Mass-made full-electric cars are coming over the hill. Tesla Australia frontman Heath Walker talks event horizons
Forget the ancient Prius, look past a Honda Insight and make life easier than in a Nissan Leaf. Tesla Motors, the Californian electric car-maker is giving traditional manufacturers nightmares with its sophisticated, efficient, insanely quick and increasingly popular full-time electric cars. Until now however, a Tesla was priced for six-figure salary earners, but not for long.
Walk into the Tesla showroom in Church St, Richmond and you’d be forgiven for thinking you’ve accidentally walked into a funky tech centre, not a car dealership. Gone are the look-at-us inflatable skydancers and the over-friendly sales person well versed in over-optioning your new car. There are similarities like car art, a typical reception desk and some form of cross-sectioned model to pretend you understand the complexity of. Greeted, you’re escorted to a bar with an Apple LCD ready to introduce you to the new-age of personal transport, while catchy synth-pop playing gets you feeling, well, pretty groovy. The fashion conscious can even (dare to) invest in Tesla merchandise.
Tesla Motors Australia marketing and communications manager Heath Walker says its next car, the Model 3 (due for full-scale production in 2017) will be launched on March 31st, aimed squarely for the common man.
“Model 3 designs will be showcased this year,” Walker said. “The Tesla plan is to move towards a mass production, low-cost vehicle and sustainable transport.” Having unveiled the Model X SUV in September last year, the world is awaiting the next upset for internal combustion.
“We’ll show first designs in March with a limited showcase, as part of our three-part strategy of our secret master plan,” Walker laughs, imagining a scene from a Sean Connery Bond film. “The first part was high-cost low volume (the Roadster, 2008); second was medium-cost medium volume (Model S); and the Model 3 is part three – mass production low-cost.”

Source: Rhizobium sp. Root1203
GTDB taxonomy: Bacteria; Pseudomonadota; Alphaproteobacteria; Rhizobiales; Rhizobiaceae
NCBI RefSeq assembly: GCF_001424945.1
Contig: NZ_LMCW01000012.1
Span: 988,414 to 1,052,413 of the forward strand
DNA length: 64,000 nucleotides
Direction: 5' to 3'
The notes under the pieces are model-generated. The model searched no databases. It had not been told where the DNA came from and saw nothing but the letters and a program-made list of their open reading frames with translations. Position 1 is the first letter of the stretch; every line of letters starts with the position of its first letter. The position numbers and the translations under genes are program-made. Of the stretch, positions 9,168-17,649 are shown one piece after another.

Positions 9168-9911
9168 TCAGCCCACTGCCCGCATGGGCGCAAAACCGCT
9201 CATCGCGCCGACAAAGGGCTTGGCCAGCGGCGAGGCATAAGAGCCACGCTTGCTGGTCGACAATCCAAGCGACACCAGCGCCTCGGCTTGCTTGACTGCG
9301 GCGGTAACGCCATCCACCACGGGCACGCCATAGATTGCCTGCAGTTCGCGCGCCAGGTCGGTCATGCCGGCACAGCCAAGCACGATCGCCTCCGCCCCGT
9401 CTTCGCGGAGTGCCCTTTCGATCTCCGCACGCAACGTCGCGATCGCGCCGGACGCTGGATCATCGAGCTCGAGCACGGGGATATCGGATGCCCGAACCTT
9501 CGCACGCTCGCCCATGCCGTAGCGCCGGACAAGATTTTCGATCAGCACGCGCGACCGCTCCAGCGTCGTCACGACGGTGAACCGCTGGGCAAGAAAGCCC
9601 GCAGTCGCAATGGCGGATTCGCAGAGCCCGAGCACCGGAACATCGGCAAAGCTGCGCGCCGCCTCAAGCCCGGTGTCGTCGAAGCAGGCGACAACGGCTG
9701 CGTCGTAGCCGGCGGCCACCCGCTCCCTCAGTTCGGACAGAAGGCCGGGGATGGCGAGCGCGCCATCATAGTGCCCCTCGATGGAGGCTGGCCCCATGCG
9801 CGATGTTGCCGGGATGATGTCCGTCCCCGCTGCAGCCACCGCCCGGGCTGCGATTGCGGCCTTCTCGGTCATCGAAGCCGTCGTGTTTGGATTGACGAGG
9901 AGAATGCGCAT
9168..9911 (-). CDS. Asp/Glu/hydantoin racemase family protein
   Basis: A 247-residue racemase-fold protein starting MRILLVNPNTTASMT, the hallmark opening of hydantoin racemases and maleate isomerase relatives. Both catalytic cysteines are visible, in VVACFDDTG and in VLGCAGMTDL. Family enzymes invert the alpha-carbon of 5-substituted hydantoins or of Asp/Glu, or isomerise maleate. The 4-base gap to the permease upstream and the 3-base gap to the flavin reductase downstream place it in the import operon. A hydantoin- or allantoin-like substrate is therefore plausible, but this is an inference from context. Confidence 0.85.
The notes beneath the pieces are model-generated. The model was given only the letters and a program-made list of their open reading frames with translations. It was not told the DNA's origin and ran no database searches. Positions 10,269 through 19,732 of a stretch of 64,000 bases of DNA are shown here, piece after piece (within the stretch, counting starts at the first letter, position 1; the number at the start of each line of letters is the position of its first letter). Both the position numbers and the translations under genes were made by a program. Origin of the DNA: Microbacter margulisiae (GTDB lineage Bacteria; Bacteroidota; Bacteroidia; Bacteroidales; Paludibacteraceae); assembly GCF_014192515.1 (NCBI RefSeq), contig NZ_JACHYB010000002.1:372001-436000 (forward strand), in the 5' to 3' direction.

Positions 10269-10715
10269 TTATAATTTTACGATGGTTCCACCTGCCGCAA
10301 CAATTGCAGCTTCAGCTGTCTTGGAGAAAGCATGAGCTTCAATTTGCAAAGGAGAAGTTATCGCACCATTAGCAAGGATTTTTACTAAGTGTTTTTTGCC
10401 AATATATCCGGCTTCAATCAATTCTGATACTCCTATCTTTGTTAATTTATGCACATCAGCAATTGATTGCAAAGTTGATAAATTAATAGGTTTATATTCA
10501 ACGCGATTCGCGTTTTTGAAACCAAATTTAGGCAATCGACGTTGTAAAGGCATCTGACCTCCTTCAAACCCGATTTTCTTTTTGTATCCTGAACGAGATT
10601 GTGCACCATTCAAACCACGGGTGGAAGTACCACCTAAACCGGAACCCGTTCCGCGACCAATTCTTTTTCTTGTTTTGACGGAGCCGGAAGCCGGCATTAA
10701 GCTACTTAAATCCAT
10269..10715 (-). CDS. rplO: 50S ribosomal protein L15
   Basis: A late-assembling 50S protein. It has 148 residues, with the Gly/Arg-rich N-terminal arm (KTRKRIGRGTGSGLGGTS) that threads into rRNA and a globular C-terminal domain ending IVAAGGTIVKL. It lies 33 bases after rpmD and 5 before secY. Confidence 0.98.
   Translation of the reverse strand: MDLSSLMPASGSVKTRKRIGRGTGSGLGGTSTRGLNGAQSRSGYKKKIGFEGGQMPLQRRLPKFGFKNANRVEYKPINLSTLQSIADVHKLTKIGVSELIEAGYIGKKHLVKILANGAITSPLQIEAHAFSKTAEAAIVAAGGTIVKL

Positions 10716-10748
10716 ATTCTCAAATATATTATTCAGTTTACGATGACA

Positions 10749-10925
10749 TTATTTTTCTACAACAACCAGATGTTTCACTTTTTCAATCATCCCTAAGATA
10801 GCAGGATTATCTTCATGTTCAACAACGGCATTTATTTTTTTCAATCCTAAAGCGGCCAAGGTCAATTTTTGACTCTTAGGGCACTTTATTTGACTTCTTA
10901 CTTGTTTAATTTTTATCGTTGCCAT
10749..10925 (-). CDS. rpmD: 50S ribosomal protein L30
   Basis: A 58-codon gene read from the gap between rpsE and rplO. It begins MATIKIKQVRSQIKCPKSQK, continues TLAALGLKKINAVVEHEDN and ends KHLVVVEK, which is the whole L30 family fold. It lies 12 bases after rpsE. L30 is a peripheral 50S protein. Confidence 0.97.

“(CEO Elon) Musk’s come out and said the Model 3 will be around $35k US ($39,000AUD) here but we’d be silly to talk pricing just yet, although it will be very competitive and comparable to a lot of other fleet options.” For the meantime, Walker says a Model S is still a compelling argument for an executive fleet buyer, considering its hefty base price of $139,000 for the 70D (the top-spec P90D is $202,000).
In fact, one of Australia’s most popular brands has taken a leap of faith with Tesla. “With the Model S we’re registered on QANTAS’s fleet,” Walker said, “and many other fleet companies and major businesses are interested, so we are definitely on the fleet books. The difference is we don’t discount in the market, we want to protect the vehicle’s value. Traditional manufacturers tend to discount the hell out of fleet purchases Using a Model S for fleet means you can install the fuel source at the place of work and it sits there fully-charged until it’s ready to use.”
What Walker thinks will make the biggest difference to fleet buyers trying to reign in their fleet budgets is the nature of the all-electric car itself. “You can also have a lower cost of ownership because the car has less than seventeen moving parts, with an eight year warranty on drivetrain and motor. So the cost and efficiency over time is a compelling proposition, even though the initial cost is higher compared with 30% fuel efficiency from fossil fuelled cars with lots of parts”.
As private owners slowly take up the Tesla way of thinking, there is of course a corporate leg-up for companies who sign with an all-electric car. “There’s company benefit moving to sustainable transport,” Walker said, “given it’s got a 500km range and technological advantages being updated regularly and wirelessly, just like a smartphone. Then there’s the re-sale value guarantee which we can reveal is about to be altered from three to five years, so you’ll not lose re-sale value. We’re guaranteeing the value because we know there’s going to be demand and that it improves over time. There aren’t many propositions like that on the market.”
Hydrogen fuel-cell vehicles have had an equally difficult birth, like the electric car. The rival technology, a thorn in the side of the publically sceptical Musk himself, has always been hampered by infrastructure. Or the lack of it. Something Tesla Energy, the sub-branch of Tesla Motors, is in the business of getting on with it, not waiting for others to go first.